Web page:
Labour MPs who defied Jeremy Corbyn to make a joint-call for a new EU referendum, will not be invited to a major event in the party’s calendar.
The MPs from the North West who made the call in an article for The Independent, were attacked by organisers of the Durham Miners’ Gala which attracts thousands of activists to the region every year.
They had argued that plans to withdraw the UK from the customs unions and single market would devastate family living standards in the North East, but the Gala’s organisers accused them of disloyalty to the Labour leader.
It comes amid a deepening row over Labour’s position on the single market, with Mr Corbyn refusing to back a plan to keep the UK in the association despite there likely being enough Tory rebels to make it law.
In their article for The Independent, Phil Wilson, Paul Williams, Bridget Phillipson, Anna Turley and Catherine McKinnell said new facts are now emerging about Brexit, that create a critical need for a new referendum.
But the intervention was seen by some on the party’s left as an attempt to undermine the party leader.
Speaking to the Morning Star, Durham Miners Association general secretary, Alan Cummings, said: “I absolutely cannot see the point in what these MPs are up to.
“My personal desire was to remain in the European Union, but the British people voted to leave. It’s a democracy. Phil Wilson distanced himself from Jeremy Corbyn during the general election. It was a disgrace.
“Some of these MPs were elected because of Jeremy and his manifesto. They should be grateful.”
In 2012 Ed Miliband became the first Labour leader to speak at the Gala, which can attract up to 100,000 people, in 23 years. Mr Corbyn has spoken at the event every year since 2015.
When asked about whether the five MPs would be welcomed to the Gala in July, Mr Cummings said: “We can’t stop Wilson or any MP attending, but they will not be invited.
“We are fully committed to backing Jeremy Corbyn. I don’t know why they want to try and behave like this now.”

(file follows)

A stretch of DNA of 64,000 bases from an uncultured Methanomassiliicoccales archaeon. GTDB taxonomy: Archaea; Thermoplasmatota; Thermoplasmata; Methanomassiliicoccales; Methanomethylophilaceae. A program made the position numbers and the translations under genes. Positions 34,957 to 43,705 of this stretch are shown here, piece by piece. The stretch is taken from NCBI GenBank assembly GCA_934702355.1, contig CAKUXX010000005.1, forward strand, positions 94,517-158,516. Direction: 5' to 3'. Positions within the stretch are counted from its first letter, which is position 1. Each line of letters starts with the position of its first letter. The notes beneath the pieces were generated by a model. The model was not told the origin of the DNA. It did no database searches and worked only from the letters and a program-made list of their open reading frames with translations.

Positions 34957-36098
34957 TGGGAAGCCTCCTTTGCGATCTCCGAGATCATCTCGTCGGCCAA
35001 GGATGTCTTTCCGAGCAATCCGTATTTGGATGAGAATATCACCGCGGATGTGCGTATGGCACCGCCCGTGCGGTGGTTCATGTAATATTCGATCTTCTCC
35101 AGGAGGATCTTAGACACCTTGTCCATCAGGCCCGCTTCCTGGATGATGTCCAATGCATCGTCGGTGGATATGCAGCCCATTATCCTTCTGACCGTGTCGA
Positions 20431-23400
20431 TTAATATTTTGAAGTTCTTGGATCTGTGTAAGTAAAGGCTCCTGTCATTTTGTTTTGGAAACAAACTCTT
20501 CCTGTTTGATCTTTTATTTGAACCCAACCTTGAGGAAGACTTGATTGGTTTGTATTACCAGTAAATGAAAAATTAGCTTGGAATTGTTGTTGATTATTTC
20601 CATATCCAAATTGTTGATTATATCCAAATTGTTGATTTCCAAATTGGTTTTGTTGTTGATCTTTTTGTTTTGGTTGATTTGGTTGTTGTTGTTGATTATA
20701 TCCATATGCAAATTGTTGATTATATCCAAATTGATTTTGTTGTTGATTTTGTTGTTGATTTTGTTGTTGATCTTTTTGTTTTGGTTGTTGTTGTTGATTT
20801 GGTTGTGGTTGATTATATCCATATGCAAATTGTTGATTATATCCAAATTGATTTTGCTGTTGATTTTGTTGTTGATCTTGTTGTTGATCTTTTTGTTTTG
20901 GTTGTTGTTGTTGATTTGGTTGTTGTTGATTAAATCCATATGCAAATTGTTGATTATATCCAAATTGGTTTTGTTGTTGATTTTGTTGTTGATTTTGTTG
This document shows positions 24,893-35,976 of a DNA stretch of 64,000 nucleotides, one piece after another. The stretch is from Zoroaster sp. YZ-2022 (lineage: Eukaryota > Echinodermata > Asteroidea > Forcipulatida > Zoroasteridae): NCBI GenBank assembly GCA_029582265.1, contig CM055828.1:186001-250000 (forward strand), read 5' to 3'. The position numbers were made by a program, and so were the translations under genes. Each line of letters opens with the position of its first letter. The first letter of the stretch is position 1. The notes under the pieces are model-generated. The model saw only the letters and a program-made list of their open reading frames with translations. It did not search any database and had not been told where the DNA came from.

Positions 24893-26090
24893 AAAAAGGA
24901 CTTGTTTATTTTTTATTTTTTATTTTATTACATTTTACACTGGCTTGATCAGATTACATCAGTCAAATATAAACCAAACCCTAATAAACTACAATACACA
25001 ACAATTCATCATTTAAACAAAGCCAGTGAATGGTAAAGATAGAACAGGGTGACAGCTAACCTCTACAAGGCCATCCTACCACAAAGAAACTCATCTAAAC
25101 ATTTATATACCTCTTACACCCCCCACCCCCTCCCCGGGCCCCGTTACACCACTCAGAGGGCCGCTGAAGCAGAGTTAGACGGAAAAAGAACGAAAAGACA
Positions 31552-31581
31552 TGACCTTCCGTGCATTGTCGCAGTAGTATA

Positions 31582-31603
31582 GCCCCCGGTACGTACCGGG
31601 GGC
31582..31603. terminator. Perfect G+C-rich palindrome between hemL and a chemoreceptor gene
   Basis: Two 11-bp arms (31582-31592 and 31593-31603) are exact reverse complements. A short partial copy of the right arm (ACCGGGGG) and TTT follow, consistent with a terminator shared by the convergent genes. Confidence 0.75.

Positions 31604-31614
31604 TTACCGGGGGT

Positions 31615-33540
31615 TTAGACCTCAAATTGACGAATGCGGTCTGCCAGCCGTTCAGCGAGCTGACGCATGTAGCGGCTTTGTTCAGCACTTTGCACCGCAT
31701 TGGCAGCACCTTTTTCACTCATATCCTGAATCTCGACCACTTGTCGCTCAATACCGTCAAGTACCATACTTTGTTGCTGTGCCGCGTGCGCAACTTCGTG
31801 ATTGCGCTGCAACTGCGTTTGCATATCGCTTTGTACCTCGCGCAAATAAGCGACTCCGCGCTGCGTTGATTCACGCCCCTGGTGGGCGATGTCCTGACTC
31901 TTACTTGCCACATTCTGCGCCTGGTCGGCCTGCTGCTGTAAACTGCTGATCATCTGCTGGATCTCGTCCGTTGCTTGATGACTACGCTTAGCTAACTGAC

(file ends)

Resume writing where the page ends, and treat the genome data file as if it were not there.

Labour’s current position is that it “respects” the 2016 referendum, that Britain’s EU membership must end and that the country should leave the single market and customs union to negotiate new relationships to replace them.
But with most projections showing the UK worse off outside the EU’s existing structures, the five northeast MPs have decided to publicly contradict their leader’s position and call for a “People’s Vote” on the eventual deal.
The MPs in particular highlight how firms like Nissan in Sunderland, Hitachi in County Durham and in the chemicals industry on Teesside, providing thousands of jobs, see their future within the EU customs union and single market – which both Conservative and Labour leaderships are committed to quitting.
t comes after 83 Labour peers defied Mr Corbyn’s will on Tuesday and voted for an amendment to Ms May’s EU Withdrawal Bill that would effectively keep Britain in the EU’s single market.
The amendment will now come to the Commons, with The Independent having been told Conservative rebels have enough MPs to make it law as long as Labour also backs it.
But in comments that have infuriated some of his MPs, Mr Corbyn’s office has so far refused to back the amendment, claiming the single market is “problematic” for his plans to intervene in British industry if he wins power.